Baldwin’s personal and political outlook, in most cases, mirrors the rage of Black church goers who for generations placed incalculable stock and trade in the idea of a spiritual creation extended to the earth for the purpose of transforming the world into a counterculture of Christianity. Imagine the internal rage and stinging disappointment to the ancestors and architects of, what is called, the Black church that could rightly be charged for theological omission and religious fraud. Explaining the Great Commission’s mission to an actively woke generation will sound woefully confusing and irresponsible.

Generation Z will ask what were you told to do with the church? What did you do? Why was it created, and why doesn’t it work like it was designed? Who can honestly face the raw inquiry of today’s teenagers and explain the purpose, context and historicity of Jesus’ church from Holy Week up until today? Will the church of the enslaved, suppressed, marginalized, politically anemic and economically struggling address their needs of having a thousand likes with social media but not having one friend?

We must, for this generation and the generations to come, be brave or naive enough to redefine and qualify for Generation Z what the church is, specifically the nuance, culture, tradition and history of the Black church. This is the non-church going, lacking church experience or memories generation who has never heard of Charles Harrison Mason, Charles Price Jones, Richard Allen, Henry McNeal Turner or William J. Seymour, along with a host of admirable women like Lizzie Woods Robinson, Lillian Brook Coffey and Charlene McKinnis, who helped pioneer the Black church.

These screen-agers are far removed from our lofty fluidity and nostalgia of bygone-eras. We must, as Thurman asserts, deal with the realities of one’s own situation so as not to be overcome by them.

Today’s generational seeker has a much more refined biblical and theological pallet. Decentralization of ministry content is their church attendance. Purpose driven mindfulness is their credo worship. Capture their attention by addressing the world’s needs and showing up for the world’s ills is their mission statement. Living in circles (community) is their preferred missionary expression, not filling pews. They will not church at the guard rail; they would rather jump the rail and dive off the cliff into the creativity of God (which produces results) than attend services which stimulates emotions, but doesn’t activate the soul.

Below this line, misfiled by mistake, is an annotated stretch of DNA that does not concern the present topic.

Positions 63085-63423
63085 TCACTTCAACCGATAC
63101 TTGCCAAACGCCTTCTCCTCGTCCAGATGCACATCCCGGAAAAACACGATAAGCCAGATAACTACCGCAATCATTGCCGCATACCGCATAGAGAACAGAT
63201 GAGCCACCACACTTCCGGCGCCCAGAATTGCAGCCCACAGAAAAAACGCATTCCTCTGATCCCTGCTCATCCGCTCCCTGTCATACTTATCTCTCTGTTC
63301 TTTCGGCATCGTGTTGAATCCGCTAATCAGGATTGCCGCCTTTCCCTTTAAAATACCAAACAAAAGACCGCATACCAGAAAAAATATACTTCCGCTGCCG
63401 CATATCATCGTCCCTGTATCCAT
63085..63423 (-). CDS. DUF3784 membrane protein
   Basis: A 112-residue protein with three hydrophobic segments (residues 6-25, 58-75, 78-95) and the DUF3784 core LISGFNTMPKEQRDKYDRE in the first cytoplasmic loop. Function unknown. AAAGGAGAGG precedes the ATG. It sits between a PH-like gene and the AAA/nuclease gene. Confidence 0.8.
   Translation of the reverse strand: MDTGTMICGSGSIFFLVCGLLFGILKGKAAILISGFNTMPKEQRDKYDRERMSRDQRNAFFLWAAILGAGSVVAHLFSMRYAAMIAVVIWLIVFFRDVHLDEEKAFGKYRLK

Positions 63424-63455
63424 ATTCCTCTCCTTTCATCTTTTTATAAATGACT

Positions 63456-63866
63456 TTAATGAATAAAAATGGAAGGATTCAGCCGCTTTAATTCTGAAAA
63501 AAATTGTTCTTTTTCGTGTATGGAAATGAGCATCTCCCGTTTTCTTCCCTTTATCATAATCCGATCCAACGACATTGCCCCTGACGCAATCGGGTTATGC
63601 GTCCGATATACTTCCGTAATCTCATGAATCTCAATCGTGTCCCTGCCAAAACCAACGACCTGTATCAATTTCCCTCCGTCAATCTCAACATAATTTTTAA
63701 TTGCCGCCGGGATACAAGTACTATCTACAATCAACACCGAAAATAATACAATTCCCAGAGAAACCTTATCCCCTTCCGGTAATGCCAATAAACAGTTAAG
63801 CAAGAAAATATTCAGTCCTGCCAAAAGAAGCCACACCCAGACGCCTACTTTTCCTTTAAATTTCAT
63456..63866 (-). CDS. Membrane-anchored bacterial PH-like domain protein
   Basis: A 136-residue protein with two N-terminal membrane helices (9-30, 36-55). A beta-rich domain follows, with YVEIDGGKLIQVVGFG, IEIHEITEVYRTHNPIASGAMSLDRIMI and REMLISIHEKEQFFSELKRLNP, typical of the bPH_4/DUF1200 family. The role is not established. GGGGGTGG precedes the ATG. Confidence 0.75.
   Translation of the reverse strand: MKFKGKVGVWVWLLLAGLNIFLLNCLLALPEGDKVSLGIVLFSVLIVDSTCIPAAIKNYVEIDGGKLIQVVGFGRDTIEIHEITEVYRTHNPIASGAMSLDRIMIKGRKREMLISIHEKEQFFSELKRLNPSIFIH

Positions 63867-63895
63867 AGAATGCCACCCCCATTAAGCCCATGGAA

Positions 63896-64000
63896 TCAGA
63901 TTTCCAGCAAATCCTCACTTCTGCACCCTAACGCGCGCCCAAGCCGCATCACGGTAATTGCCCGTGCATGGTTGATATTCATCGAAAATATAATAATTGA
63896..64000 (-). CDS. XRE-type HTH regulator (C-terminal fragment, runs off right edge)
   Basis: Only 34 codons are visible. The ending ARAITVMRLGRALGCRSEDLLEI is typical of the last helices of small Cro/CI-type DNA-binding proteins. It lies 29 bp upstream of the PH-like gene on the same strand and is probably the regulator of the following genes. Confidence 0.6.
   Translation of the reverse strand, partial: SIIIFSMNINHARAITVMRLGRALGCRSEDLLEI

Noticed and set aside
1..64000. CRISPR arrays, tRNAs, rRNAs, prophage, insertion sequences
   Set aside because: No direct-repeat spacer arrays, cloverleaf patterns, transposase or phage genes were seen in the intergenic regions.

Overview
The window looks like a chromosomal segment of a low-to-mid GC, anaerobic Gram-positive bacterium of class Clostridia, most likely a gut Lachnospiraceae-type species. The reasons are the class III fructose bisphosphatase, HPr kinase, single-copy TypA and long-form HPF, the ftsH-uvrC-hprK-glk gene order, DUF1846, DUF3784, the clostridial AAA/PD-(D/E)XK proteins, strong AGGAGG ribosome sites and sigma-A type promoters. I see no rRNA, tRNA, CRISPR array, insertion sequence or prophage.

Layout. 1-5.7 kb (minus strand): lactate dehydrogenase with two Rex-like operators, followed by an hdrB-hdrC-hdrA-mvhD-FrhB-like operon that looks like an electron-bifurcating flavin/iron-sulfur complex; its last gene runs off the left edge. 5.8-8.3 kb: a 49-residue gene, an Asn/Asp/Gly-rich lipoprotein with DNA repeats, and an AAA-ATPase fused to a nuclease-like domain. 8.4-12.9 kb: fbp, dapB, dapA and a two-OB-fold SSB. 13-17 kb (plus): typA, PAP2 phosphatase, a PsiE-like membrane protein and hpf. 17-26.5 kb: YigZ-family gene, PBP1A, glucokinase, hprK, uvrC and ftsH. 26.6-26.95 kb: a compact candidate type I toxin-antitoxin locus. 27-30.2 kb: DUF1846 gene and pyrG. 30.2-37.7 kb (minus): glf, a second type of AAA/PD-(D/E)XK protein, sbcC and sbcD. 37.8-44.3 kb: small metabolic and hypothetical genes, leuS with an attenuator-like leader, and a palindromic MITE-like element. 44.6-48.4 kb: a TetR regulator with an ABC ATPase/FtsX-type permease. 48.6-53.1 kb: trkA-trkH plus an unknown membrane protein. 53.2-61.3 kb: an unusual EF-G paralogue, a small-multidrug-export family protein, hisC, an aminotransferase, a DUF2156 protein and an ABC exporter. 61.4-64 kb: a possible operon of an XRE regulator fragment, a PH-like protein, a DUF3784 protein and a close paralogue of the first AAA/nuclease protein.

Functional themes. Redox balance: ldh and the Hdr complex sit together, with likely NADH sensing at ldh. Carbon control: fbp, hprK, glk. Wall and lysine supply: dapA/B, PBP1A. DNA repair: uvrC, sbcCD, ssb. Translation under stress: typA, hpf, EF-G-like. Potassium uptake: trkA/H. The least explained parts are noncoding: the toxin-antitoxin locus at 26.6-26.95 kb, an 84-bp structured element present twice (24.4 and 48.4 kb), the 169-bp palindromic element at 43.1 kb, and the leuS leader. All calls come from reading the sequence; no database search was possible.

I propose that the church is a spiritual theory, experiment and agent created as an extension of the Father, manifested in the bodily Godhead of Jesus Christ, for the purpose of redemptive transformation of the world. I equally believe that, as God created human-kind in Genesis 1:27, then formed man in Genesis 2:7, and ultimately breathed on what He had formed to activate what he created, similarly Jesus creates the church from revelatory truth (Matthew 16:18), forms or houses it within His disciples (Matthew 16:19), and ultimately breathes on it on the day of Pentecost (Acts 2:1-4).

Likewise, I believe Jesus follows the pattern of creation by acknowledging that the revelation of Him being the Christ is similar to the creation of the church and underscores my theoretical definition of the spirituality of the church as spirit housed in unlearned and unsophisticated bodies awaiting the breath of Pentecost to activate them for the purpose of redemptive transformation. My theoretical definition is devoid of race, ethnicity, social, economic or geographical meaning, and it’s meaningless that it is meaningless. The Church, like created Human, is spiritual!

After we are bold enough to consider the possibility of seeing the church differently, we can, in turn, expect the church to function differently. If the Black church is spiritual, then there must be an expectation of it to be spiritual within its context of culture, anthropology, theology and history!